Peering Through the Keyhole

Someone once told me to live life as though people are watching.
This is why I started posing in the shower.
Oh, what a soapy sight – the light shower spray gently caresses my gorgeous face as I stand, majestically, with my long hair falling down my back.
Yeah, well, I cut my hair, I’ve got acne, and the hot water has melted my mascara which now eerily runs down my blotchy face.
What a glorious image.
You’re welcome.
Instead, whichever pervert who watches my cleansing ritual will have to settle for me scrubbing like I’ve got mutant fleas.
Why live life like someone’s watching? Why assume people are watching? Are you so significant? Where do these people find the time? Do they not have DSTV or AN UNCAPPED INTERNET CONNECTION?
Mom. Christmas. HINT.
I’ve come to believe we are not sought out, stalked and watched. For whatever reason, we have attracted the attention.
Discretion, huh? You live inward or you live outward. Think of when a woman laughs. It’s a beautiful thing.
It’s also goddamn annoying.
You, you little attention-seeking brat.
Sorry. That was condescending. Let me rephrase that.
Nobody likes being called little.
Except rappers. Lil’ Jon, Lil’ Wayne, Lil’ Grown Man.
These people live life and the world is watching, yet they refuse to pick better names.
It’s easy to sit and contemplate life, throw around existential questions and ponder our purpose here.
I mean, are we human or are we dancers?
I’ve got a popular song and an intelligent man to thank for this question.
What makes us human?
Bipedalism? Yeah, I’ve got that going for me. Higher cognitive processing capabilities? I don’t know. There are times all my inner ear can hear is white noise. Individuality? Bingo, baby.
We are free-willed creatures.
Or are we? Are we really free?
Are we not dancers? Do we not dance to society’s choregraphed routine, to its horrid, contemporary, rap-based tune?
I don’t know about you, but I’m krumping up in here.
Society dictates I go to school, secondary school, a university, get a degree, get a job, find a man or woman, somehow come by a child, put that child through school, work ’til I retire, welcome death and watch the cycle repeat itself.
There’s a nice corner in Berea where child-picking is possible. I’ve got my eye on that short one that looks like he’s got the least serious kwashiokor.
Look at that cycle. Look at how mundane I’ve made our lives to which we attach so much significance to be.
How very reductionistic of me.
We need food, so we need money. We want comfort, so we need money. We want a pleasant quality of life, so we need money. We want health and contentment, so we need money.
Man, we live for the dough. Without money, we would starve, be homeless and prone to illness.
Who is truly free?
I’d say little Kwashiokor Boy or Future Stolen Son.
Why is he free?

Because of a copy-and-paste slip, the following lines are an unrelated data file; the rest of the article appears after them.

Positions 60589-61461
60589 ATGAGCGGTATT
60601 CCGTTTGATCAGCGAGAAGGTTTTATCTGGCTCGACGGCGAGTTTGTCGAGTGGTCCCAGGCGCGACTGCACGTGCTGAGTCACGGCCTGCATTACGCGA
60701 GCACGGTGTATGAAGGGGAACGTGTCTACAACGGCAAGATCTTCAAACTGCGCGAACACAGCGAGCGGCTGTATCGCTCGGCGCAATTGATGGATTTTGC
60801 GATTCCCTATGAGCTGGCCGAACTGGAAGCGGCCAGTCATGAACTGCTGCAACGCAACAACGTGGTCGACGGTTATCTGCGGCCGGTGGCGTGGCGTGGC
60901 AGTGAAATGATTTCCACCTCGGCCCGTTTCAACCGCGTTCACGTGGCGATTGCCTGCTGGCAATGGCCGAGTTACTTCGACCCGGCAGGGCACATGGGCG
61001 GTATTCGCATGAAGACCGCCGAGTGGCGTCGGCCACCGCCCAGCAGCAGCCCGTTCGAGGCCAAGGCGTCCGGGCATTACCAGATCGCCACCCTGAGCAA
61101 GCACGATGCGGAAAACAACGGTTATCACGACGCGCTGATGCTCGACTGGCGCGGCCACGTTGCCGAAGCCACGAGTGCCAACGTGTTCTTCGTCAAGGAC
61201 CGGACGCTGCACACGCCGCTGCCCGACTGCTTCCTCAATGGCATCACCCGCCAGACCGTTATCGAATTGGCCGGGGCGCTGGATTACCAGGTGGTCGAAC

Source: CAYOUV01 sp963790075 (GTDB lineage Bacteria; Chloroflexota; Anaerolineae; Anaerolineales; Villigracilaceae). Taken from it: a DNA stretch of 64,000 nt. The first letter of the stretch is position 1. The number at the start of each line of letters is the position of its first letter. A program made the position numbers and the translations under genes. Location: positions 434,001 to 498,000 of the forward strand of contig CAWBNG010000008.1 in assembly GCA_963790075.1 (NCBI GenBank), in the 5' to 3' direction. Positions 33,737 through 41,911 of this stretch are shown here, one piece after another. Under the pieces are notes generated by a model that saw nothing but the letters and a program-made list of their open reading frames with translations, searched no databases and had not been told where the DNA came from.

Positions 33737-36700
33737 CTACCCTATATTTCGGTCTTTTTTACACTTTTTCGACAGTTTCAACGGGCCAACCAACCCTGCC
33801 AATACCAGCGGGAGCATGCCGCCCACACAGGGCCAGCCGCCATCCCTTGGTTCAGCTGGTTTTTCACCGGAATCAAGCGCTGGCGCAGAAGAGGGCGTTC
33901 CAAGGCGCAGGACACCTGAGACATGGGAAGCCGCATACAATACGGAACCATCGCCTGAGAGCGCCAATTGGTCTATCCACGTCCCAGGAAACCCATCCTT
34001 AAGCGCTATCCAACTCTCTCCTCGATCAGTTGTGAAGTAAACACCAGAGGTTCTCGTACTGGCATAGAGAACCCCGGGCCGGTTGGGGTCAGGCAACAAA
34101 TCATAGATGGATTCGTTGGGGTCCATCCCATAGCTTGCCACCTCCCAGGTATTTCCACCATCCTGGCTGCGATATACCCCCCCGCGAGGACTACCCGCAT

Probably because his parents died or abandoned him. Yet, in his freedom from social norms he is held captive by its consequences. Hunger and Illness hold him prisoner with an iron fist. It’s most likely he isn’t a dancer because he does not have the means to be.
Surely, there is more to it than this?
Perhaps we don’t all dance to the same tune. Maybe The Universe released an EP with 20 tracks, a karaoke extension and customized dance mats.
I krump. He tangos. She twerks. Then there’s that White guy, and I have no idea what he’s doing.
Man, do we all feel strangled by society?
The modern want to be free and the Amish just want to watch TV. The free though? They suffer.
The more we humans advance, the more we imprison ourselves with our own inventions.
Do you like Matthew McConesomeone? I like him. He was in that mini-series, Something, where some bad guys were doing some bad things.
A wise, cold man, he did play.
Our lives are linear, aren’t they?
He asked me this from beyond the screen as I wondered if he’d treat Kwashiokor Boy as his own son when we married and started our lives together.
Our birth is not a given but our death is absolute. Most of us live life similarly to others, in that we go through stages until death.
Infancy to childhood. Childhood to adolescence. Adolescence to adulthood. Adulthood to old age.
What makes each of our lives unique are the decisions we make, our nature and our nurture. Of course, our perception of free will and individuality too.
Our lives have a start and end, and whatever happens in between is a journey we, ourselves, craft.
We count years past. We live in a forward direction.
It’s all linear.
Is it though?
Hold earth in your hand for a second. What do you see?
Do you see billions of people living their lives differently in the same ways?
We are born. We die. More are born. More die.
We advance. We fight. We rebuild. We improve. We advance. We fight. We rebuild. We improve.
In the grander, universal scheme of things, we’re an insignificant speck living a cycle.
We’re here. We live.
But, just how free and significant can you really believe you are?

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